Have you ever looked around at the baseboards in your house and cringed？ Baseboards get dirty， chipped and dinged over time. It's totally normal. But， worn baseboards can make your otherwise beautiful room look kind of worn out. No one wants that! And baseboards can really take a beating during home renovations.
Our baseboards looked TERRIBLE after all the demo for our first-floor and kitchen renovation (which is nearly done as I write this post). So if you've ever wondered how to repair baseboards to make them look fresh and pretty again， you are in the right place. You just need to right materials and technique. And that's exactly what I'm going to teach you in this post.custom gifts for dad
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First a bit of background. We had a tile floor removed in our foyer. Typically， you remove all baseboards before demolishing an old floor. We removed all of the old baseboards EXCEPT for these baseboards under the large windows in our foyer. The reason we didn't remove them is that we were concerned that we would also damage the window trim in the processpillow cases home decor， and we didn't want to open that can of worms. So though we had some patching and repair work to do to all of the old baseboards when we reinstalled them， I chose to demonstrate this tutorial on the areas that were most badly damaged to show you that you really can do this!It's even easier when you are dealing with less damage.
Use your putty knife to gently scrape away any loose paint. We also had old caulk lines to scrape away since we had removed quarter round trim as well. I can't stress enough that you want togentlyremove loose paint. You don't want to create more work for yourself by being aggressive with this step. If you have paint that is still adhered to the baseboard， leave it alone. Just remove what your putty knife slides under easily.
Here's a photo of what I removed from this strip of the baseboard.
We usedDAP Alex Plus Spacklingto do all the repair work on our baseboards. This stuff is my FAVORITE. It's like caulk and spackle had a baby!The consistency is much smoother and easier to use than other spackles I have tried. If you can't find DAP Alex Plus Spackling， my second choice is DAP Crack Shot Spackling Paste. I only had a tube of it (because we had used up our big tub of it for other projects). But since I had so much to patch， I didn't want to have to keep squeezing the bottle. So， I squeezed out a bunch at a time on my larger putty knife so I could easily scoop up what I needed as I worked.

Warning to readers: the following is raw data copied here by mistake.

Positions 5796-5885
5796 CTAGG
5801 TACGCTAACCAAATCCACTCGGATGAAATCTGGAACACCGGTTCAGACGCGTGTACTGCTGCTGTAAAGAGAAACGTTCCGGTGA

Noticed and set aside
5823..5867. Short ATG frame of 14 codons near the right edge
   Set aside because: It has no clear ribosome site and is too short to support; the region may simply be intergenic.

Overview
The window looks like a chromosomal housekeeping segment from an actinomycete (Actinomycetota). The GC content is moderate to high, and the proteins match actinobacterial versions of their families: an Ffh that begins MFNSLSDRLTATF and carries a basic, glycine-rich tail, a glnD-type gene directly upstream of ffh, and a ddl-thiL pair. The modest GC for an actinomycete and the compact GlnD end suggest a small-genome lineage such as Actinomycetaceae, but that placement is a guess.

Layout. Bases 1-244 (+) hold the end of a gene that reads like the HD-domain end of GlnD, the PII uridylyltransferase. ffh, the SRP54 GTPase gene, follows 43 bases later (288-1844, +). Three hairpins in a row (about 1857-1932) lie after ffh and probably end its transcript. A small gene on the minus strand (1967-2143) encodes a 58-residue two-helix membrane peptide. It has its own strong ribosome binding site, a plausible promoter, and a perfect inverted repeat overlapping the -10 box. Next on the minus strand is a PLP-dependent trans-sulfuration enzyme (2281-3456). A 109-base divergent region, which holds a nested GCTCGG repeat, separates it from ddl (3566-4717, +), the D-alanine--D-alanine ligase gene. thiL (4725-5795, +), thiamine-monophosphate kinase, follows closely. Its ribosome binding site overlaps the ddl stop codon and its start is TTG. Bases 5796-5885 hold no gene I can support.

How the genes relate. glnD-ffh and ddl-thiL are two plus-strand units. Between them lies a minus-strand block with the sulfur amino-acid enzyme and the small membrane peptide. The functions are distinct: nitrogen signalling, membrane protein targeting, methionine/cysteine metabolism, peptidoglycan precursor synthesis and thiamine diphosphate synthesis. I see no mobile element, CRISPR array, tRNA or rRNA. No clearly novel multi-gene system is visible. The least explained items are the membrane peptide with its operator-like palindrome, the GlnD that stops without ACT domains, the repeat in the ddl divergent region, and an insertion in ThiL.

Here are some general spackling tips for you：
To repair baseboards that have smaller damage， like nail holes， I simply squeeze a bit of DAP Alex Plus Spackling directly over the holes and then remove the excess with my putty knife.
If you need to freshen up the caulk where your baseboard meets your wall or other trim， now is the time to do it. Since we did remove most of our baseboards and then reinstalled them， we had a lot of caulking to do. The good news is that it's much easier than spackling! We use DAP Alex Plus caulk for all of our trim caulking.
To caulk， must hold your caulk gun at a 45-degree angle and move at an even pace along the length of your baseboard. Then dip your finger in a bit of water and run it along your bead of caulk to smooth out any bumps. Easy peasy!
You can see what a difference caulking makes where the baseboard trim matches up with the wall in the photo below. It fills in the gap and finishes it off beautifully.
I trust you all know how to paint so I didn't take photos of this step ：) If you are an experienced painter like me， you won't even need to tape off before painting. I just used an angled brush and knocked it out pretty quickly. But if you aren't as confident with your painting， I'd recommend using painter's tape to protect your floor and wall before you paint your baseboards.
That's it! Take a look at this before and after. Is it perfect？ No. But it's a zillion， trillion times better. And it wasn't hard! (PS- a post all about how to install quarter round (and why we recommend it & needed it will be coming soon).
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